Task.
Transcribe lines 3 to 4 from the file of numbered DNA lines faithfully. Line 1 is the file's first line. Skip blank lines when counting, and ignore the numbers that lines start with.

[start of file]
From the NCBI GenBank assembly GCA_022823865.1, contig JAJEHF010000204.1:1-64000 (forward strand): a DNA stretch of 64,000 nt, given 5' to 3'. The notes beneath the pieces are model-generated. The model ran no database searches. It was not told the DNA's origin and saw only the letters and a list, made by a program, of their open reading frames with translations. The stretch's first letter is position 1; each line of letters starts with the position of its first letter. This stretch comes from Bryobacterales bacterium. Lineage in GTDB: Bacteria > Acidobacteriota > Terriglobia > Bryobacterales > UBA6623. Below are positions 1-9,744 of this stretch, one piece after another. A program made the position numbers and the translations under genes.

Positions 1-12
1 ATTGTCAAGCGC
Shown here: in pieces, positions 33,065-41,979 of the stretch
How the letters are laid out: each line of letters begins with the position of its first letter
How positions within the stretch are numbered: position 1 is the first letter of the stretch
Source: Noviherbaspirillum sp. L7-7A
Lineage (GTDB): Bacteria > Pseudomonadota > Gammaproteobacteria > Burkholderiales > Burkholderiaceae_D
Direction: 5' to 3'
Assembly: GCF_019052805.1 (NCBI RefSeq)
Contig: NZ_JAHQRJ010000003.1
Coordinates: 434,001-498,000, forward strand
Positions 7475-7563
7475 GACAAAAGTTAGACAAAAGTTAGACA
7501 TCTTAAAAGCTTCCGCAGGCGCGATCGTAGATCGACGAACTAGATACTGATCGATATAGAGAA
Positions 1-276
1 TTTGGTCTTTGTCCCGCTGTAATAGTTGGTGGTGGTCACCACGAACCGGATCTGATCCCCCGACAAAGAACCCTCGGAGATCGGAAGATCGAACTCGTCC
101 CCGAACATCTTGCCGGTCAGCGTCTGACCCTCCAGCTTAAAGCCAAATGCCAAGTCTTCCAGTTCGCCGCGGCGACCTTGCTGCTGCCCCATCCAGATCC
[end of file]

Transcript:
1 ATTGTCAAGCGC
Shown here: in pieces, positions 33,065-41,979 of the stretch